I am trying to build a function generator for sinusoidal waveform with frequencies ranging from 1 Khz to 100 Mhz with amplitude of about 4 Vp-p to 10 Vp-p. I have been looking at AD9951 DDS that takes 400 Mhz clock input and provides a maximum output sinewave of 100 Mhz. The IC is powered by 1.8V and takes 3.3V only for DVDD_I/O (pin 43). The datasheet is not detailed enough to touch upon a few point I need clarification with.

  1. I am looking at a 3.3V, 400 Mhz oscillator (SG3225VAN 400.000000M-KEGA3). The OSC and complementary_OSC (pins 9 and 8) on AD9951 takes 1.8V, is it safe to use a voltage divider at the output of the 400 Mhz oscillator to bring down peak-to-peak voltage to about 1.8V. So using 220R and 68R brings the voltage down to 0.78Vpeak (0.78 x 2 = 1.56Vp-p). Is this approach correct or is there a better way to do this?
  2. Since AD9951 powers up at 1.8V, I assume, the DAC (pins 20,21) would also output close to 1.8V?
  3. As I need about 10Vp-p, how to efficiently amplify the ~1.8V DAC signal to 10Vp-p? I have been looking at RF transformers and dedicated ICs such as Mav-11+ which unfortunately cannot be shipped to Australia. Can I get a recommendation on how I can effectively amplify the sinusoidal signal at high frequency of 100 - 200 Mhz?

Edit The load is going to be simple electrical circuits like opamp analysis, transistor biasing and also providing a signal to biosensors and changed the maximum generated frequency to 100 Mhz.


1 Answer 1


First issue I see with your proposal is, the AD9951 is capable of 400 MSps. That means 200 MHz is just at the Nyquist frequency for this chip. You'll notice that no performance metrics are given in the datasheet for output frequencies above 160 MHz. If you want good performance (low harmonic content, etc.) you're probably better off finding a different chip with a higher sample rate, using some kind of mixing scheme to multiply up a lower frequency output from a DDS system to 200 MHz, or using an analog oscillator at 200 MHz.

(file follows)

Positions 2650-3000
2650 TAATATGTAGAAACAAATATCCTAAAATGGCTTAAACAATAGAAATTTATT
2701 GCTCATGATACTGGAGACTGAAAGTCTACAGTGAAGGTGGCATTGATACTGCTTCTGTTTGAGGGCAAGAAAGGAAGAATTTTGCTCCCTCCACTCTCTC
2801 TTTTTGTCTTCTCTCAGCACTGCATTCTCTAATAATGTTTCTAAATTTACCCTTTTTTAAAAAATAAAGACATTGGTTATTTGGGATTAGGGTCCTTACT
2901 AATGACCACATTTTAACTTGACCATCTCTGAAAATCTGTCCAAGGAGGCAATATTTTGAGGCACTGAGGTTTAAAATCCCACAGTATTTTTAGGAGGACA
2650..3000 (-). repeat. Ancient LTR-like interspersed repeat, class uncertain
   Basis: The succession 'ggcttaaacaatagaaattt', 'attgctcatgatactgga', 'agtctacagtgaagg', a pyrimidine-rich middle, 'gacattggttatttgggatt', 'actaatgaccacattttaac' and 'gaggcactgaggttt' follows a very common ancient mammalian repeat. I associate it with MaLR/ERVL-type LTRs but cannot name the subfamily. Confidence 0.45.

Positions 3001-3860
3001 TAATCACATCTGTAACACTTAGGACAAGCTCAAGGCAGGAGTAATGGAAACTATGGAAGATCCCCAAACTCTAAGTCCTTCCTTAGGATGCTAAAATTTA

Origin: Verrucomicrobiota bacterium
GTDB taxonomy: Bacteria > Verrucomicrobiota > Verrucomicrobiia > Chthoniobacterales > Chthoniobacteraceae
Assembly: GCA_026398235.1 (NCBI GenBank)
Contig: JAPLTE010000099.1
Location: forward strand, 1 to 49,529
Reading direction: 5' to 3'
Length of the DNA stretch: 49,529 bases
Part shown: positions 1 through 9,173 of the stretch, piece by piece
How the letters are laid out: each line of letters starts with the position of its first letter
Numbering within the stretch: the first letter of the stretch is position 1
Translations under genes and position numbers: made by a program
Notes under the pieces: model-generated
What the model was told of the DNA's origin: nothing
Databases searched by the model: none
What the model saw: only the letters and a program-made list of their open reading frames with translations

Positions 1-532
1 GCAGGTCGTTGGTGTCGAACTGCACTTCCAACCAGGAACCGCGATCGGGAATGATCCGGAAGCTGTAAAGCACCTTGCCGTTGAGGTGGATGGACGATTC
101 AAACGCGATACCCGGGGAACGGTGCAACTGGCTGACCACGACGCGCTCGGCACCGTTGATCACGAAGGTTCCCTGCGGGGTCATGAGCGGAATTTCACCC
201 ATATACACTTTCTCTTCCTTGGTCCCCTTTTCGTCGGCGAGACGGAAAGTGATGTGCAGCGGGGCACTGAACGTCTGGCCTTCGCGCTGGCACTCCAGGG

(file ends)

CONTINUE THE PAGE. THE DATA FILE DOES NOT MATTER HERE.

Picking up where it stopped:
Second issue, using a transformer to bring up the output amplitude from ~ 1.8 V (peak-peak) to 10 V means the DSP output has to provide all of the power to the load. If your load is 50 ohms, that means your DSP will will be looking into something that looks like ~10 ohms, which it's probably not designed to do. You'll want to use some kind of amplifier here instead of a transformer.

Since AD9951 powers up at 1.8V, I assume, the DAC (pins 20,21) would also output close to 1.8V?

See Figure 2 in the datasheet. The output is a differential current sink, and you "must terminate outputs to AVDD". On page 4 the full scale current range is given as between 5 and 15 mA. The voltage you get from that will depend on what resistance you pull up the outputs with.

This also means with your idea of using a transformer to step up the output voltage amplitude, you'll only be able to deliver ~1-3 mA into the 10 V load.

  • \$\begingroup\$ This is constrictive. I did not notice 160 MHz SFDR. But if I intend to design a system with say 150 MHz, that would be fine right? \$\endgroup\$ May 21, 2020 at 7:24
  • \$\begingroup\$ Can I pick your brain for the second point you made about 50 ohms. I know 50 ohm is the internal resistance of a function generator which is fixed but I do not intend to do any antenna impedance matching. A function generator is mostly used in high Z mode. With this in mind, the output impedance from an amplifier would also be high Z which shouldn't be a issue right? \$\endgroup\$ May 21, 2020 at 7:31
  • \$\begingroup\$ @DavidNorman, what is your actual load? Please edit your question to add this information. IME at 200 MHz, 50 ohm outputs are much more common than high impedance. \$\endgroup\$
    – The Photon
    May 21, 2020 at 13:44
  • \$\begingroup\$ load description added. \$\endgroup\$ May 21, 2020 at 18:49

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